Right now, you can 3D print yours iPhone Support for continuity camera

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The mounts, which Wight has made for the iMac Pro and MacBook Pro, are relatively simple. They have hooks for mounting onto your computer and a slot for a MagSafe charging puck that will handle actually holding your phone in place so it can point its camera at your face (and desk). While the hardcore beta testers may want to try 3D printing the mount themselves (or getting it printed using a service like Shapeways), I’d probably recommend that most people just wait for the official accessories. The homemade version more or less requires a $40 MagSafe charging puck, which also means that your phone will have a little tail hanging down the back of your screen. (Though that does mean you could technically charge your phone while using it as a webcam if you want.)

Apple’s new Continuity Camera feature, which allows you use your iPhone as a webcam wirelessly, is secretly one of the things in the next version of macOS and iOS that I’m most thrilled about – and it appears that I’m not alone. Jonathan Wight, an Apple software developer, has already created 3D-printable mounts that allow you to connect your phone to your computer without having to wait for official accessories or even operating systems that support the functionality to be released (via 9to5Mac). One of the features I’m most thrilled about in the next version of macOS and iOS is Apple’s planned Continuity Camera feature, which allows you use your iPhone as a webcam remotely.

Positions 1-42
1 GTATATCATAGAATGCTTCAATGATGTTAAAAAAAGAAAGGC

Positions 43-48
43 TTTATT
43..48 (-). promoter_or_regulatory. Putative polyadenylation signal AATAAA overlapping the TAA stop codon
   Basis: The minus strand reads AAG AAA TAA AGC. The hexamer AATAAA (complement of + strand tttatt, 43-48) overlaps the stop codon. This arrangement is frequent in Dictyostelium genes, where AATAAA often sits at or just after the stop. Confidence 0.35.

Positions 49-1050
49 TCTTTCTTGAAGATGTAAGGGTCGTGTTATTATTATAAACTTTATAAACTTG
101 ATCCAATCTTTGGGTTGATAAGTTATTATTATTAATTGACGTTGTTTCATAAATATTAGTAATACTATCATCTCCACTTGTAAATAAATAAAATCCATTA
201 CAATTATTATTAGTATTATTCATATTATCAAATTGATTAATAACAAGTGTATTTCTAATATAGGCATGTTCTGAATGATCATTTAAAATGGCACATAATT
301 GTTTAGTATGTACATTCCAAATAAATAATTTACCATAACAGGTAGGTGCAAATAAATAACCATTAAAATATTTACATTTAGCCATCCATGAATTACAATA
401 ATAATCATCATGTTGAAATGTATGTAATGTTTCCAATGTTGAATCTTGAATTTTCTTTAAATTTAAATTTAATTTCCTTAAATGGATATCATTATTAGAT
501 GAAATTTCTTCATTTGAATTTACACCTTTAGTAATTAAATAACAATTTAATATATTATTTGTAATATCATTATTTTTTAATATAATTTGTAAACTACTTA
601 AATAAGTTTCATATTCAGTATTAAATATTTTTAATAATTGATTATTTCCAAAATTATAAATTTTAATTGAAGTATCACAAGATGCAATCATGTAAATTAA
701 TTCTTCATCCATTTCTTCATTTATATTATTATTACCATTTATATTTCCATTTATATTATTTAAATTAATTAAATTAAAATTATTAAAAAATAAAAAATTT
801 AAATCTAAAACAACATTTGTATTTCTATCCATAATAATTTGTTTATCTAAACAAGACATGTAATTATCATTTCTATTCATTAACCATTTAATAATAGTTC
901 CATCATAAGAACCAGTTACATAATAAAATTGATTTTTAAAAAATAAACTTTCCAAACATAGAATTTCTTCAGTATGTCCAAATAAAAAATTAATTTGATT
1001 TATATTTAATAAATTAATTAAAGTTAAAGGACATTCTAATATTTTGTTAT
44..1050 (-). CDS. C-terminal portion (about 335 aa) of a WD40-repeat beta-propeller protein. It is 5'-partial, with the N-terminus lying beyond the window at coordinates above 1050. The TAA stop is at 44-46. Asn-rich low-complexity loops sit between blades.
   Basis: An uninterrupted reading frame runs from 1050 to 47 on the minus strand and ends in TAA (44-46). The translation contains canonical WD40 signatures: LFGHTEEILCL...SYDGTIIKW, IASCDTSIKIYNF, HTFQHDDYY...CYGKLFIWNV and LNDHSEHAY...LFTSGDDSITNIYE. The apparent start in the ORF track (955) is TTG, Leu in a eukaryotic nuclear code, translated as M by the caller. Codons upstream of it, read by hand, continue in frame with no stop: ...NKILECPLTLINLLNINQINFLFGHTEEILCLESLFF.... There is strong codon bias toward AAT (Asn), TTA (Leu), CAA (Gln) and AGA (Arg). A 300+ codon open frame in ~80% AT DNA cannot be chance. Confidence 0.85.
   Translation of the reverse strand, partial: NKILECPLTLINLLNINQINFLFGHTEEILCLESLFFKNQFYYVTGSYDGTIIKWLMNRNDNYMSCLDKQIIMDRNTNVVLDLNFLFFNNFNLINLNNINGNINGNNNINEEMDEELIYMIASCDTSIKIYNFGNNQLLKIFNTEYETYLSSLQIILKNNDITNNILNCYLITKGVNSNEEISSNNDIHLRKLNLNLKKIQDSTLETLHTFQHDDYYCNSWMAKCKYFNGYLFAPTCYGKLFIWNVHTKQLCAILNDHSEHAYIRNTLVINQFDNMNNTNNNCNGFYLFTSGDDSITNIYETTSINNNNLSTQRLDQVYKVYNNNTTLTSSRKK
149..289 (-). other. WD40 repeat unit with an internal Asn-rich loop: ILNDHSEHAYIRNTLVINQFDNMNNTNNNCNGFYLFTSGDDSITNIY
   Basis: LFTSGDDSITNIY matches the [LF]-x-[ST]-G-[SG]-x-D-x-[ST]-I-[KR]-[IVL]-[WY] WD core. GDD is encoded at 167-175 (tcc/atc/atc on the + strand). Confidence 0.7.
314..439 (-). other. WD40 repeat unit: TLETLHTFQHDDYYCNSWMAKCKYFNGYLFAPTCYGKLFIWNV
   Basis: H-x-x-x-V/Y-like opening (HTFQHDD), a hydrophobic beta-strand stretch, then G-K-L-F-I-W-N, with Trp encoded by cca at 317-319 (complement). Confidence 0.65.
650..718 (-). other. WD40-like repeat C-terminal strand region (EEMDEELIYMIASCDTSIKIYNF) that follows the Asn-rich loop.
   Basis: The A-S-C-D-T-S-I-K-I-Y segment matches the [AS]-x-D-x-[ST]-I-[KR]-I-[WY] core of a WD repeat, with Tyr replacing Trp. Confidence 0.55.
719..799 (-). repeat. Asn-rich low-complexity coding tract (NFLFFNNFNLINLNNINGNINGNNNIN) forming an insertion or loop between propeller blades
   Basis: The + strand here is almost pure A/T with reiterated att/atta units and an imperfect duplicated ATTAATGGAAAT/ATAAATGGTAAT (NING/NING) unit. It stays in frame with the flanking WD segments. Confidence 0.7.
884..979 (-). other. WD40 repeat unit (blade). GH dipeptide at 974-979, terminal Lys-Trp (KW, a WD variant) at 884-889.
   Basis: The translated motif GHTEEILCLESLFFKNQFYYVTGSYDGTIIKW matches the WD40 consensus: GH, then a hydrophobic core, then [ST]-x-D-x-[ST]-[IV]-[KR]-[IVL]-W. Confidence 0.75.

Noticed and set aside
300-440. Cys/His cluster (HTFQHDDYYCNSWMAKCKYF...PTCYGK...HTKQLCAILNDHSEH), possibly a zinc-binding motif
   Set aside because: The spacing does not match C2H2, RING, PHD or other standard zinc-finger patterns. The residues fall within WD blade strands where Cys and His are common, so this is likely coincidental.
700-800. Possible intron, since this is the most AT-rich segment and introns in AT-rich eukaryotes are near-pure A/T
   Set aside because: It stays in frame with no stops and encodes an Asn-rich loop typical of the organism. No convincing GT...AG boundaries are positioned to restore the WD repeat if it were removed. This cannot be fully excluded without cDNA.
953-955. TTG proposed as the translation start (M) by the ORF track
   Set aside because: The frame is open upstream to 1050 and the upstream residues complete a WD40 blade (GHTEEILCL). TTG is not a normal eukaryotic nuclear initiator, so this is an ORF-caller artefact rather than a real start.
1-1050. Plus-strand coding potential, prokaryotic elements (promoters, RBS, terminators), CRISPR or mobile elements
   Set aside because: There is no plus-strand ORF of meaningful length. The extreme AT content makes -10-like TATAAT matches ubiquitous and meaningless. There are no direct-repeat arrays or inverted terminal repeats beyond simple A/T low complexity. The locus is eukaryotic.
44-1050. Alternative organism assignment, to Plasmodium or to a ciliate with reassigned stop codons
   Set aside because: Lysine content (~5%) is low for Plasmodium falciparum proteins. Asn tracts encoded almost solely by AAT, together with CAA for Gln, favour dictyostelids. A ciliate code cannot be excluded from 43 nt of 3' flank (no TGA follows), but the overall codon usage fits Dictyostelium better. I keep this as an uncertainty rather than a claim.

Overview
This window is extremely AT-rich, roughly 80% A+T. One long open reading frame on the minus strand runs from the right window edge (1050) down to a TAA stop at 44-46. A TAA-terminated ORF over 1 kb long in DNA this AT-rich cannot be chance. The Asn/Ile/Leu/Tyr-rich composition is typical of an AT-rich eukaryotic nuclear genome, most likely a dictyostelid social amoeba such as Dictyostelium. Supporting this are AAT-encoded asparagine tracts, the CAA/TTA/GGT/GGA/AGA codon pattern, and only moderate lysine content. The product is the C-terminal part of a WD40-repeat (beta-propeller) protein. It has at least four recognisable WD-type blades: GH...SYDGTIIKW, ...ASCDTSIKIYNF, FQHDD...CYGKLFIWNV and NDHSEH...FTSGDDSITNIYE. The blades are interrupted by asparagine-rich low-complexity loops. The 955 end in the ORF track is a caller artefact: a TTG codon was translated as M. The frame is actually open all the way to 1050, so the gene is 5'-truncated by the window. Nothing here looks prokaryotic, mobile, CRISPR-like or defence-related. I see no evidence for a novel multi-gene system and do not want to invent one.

Highlights

  • This does make me realize that the official Belkin stands will probably have to be designed to deal with a variety of monitor sizes, but we likely won’t get to see how the company achieves that until the accessories launch later this year. It’s unlikely, though, that Belkin will be the only company trying to come up with clever mounts designed to work with Continuity Camera. But anyone who tries will have been beaten to the punch by Wight, who got an accessory out before the public iOS and macOS betas even arrived.

  • Wight says the iMac version of the mount is “unlikely” to work for the 24-inch M1-powered iMacs, which isn’t a surprise; they’re rectangular, whereas the older iMac design is a bit seashell-shaped. Wight has provided the 3D files on GitHub, though, so if you have a newer iMac or something like Apple’s Studio Display, you may be able to tweak the design to fit.

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